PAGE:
There is no doubt that graduate students are the hidden force behind much of the science we cover on the pages of C&EN. Those who have chosen and are currently undertaking the graduate school journey are at a critical stage of their personal and professional development, learning, among myriad other things, to discern what constitutes an important problem to solve. Their ability to do this—discern what makes an important problem—will likely shape their future and determine the field in which they’ll carry out their life’s work. C&EN’s Senior Correspondents Linda Wang and Celia Arnaud recognized this and drove the initiative to pull graduate students into the spotlight and describe their journeys from beginning to end.
Our coverage leads with five features on the various stages of the graduate school journey. The first and last of these stories (see pages 18 and 26) focus on experts dispensing advice for students, whether they are contemplating going to graduate school or close to finishing up and preparing to head out into the “real world.”
The three articles in between (see pages 20–25) weave together stories from a variety of students. “How I Made My Grad School Choices” draws from in-person interviews with students at multiple schools in the Chicago area who are now starting their second or third year of graduate school. Those schools represent a range of types of institutions, and the story describes the factors that drove students to choose to attend graduate school, as well as their university and adviser choices. “The Making of a Ph.D. Chemist” touches on the happy and sad times of the graduate experience, including teaching, experiencing impostor syndrome, and publishing a first paper. “Deviating from the Plan” tells the stories of three people whose experiences include some potholes and detours. But all three have ended up in a good place.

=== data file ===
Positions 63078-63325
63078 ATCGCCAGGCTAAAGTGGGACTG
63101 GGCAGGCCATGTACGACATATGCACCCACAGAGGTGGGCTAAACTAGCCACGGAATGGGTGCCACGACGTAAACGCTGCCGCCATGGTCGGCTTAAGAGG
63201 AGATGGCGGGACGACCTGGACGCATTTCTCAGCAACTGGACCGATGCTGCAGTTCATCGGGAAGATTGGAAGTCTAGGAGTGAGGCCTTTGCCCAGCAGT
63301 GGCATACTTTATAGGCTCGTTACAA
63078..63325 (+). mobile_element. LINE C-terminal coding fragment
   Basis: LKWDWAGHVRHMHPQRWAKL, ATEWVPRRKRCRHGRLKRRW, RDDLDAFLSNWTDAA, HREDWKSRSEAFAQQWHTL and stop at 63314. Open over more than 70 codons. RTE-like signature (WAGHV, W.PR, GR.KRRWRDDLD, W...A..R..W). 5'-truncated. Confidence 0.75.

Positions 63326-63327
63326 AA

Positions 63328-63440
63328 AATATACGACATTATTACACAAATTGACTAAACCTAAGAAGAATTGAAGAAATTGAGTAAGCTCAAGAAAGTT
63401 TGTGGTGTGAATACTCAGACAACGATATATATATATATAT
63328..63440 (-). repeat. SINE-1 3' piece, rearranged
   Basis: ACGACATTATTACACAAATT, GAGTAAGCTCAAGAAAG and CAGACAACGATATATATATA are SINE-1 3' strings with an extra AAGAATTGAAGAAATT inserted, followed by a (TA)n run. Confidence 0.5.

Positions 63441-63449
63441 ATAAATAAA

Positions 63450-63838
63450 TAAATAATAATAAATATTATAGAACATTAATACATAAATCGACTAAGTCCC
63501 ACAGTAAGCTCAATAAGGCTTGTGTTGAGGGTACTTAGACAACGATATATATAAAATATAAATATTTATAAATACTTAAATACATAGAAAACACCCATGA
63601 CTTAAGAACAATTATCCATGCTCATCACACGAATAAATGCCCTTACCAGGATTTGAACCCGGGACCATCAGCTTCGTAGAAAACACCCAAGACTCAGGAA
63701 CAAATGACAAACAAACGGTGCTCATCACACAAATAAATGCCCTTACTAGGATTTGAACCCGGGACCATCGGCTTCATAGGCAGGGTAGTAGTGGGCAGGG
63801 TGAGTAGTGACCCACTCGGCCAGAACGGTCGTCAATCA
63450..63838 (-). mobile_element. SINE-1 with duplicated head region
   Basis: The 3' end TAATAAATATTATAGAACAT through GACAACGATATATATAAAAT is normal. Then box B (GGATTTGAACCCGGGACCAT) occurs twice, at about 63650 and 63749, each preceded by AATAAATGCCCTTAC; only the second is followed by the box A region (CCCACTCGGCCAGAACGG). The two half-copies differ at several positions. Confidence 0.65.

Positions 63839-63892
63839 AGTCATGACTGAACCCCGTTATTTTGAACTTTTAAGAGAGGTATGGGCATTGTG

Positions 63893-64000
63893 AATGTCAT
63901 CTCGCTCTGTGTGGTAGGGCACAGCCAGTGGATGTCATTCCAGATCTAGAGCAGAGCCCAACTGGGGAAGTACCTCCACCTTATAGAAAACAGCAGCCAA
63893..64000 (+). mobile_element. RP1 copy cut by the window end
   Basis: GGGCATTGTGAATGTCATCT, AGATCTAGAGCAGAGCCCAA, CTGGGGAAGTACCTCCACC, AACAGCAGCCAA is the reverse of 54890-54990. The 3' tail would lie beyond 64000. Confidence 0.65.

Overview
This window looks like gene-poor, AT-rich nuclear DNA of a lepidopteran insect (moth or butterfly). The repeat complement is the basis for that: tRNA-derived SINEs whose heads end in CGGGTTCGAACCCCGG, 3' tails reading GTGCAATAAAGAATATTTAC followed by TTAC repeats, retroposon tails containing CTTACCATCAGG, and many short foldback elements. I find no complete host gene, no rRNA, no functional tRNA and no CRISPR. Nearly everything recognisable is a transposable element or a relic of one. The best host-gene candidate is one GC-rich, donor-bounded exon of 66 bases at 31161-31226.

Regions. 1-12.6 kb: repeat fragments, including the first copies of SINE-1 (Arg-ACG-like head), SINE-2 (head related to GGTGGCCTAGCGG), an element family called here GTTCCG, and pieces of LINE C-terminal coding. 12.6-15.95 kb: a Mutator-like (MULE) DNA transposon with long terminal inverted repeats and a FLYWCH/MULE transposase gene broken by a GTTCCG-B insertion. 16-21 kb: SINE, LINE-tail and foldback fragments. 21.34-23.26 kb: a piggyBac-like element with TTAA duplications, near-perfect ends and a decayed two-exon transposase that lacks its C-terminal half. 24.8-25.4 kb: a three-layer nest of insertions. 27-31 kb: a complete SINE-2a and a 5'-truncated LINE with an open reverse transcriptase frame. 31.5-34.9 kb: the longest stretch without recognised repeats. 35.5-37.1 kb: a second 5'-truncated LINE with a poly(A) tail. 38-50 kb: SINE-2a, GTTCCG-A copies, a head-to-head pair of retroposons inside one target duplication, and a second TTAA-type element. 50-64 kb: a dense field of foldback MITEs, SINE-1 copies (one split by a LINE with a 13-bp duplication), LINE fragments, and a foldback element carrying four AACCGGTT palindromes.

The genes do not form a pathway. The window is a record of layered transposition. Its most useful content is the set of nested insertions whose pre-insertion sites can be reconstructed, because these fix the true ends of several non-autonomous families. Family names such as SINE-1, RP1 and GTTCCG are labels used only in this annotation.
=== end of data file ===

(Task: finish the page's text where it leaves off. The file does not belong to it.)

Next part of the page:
My favorite part of this special package is the graduate student essays. C&EN put out a call on social media inviting graduate students to share their perspectives on any aspect of the graduate student experience. The response was greater than we ever imagined. More than 80 graduate students submitted entries, from which we chose 12, with an eye to balancing geography, demographics, and subject matter. These students represent the future of the chemical sciences, and we want their voices to be heard and to be represented in the pages of C&EN. And who better to tell their stories than the students themselves? In this case we just handed over the mic.
But the conversation should not stop here. We want to use this package to launch a continued dialogue with graduate students. We’ll continue featuring their essays in our newsletter and on C&EN’s website. We want to give them a platform to talk about the issues they face and help them find their community in chemistry. With this in mind, we’ll soon launch a Slack channel for graduate students to share their experiences and find support. In the meantime, we invite graduate students to share their thoughts or join the conversation on social media. Please use the hashtag #chemgradlife to tag your posts.
For those reaching the end of the road in terms of their graduate experience and pondering what to do next, see page 53, where you’ll find a collection of open positions in a variety of fields.
And a final word: If you are a graduate student and are looking for advice or guidance for your graduate journey, please approach what you find with caution. Some of the content I found online is often negative and quite depressing, with headlines such as “Always Prepare for the Worst” or “Nobody Cares about You.” Sure, it’s not a walk in the park—it’s probably one of the toughest experiences of your life, but it’s also possibly one of the most rewarding.
Views expressed on this page are those of the author and not necessarily those of ACS.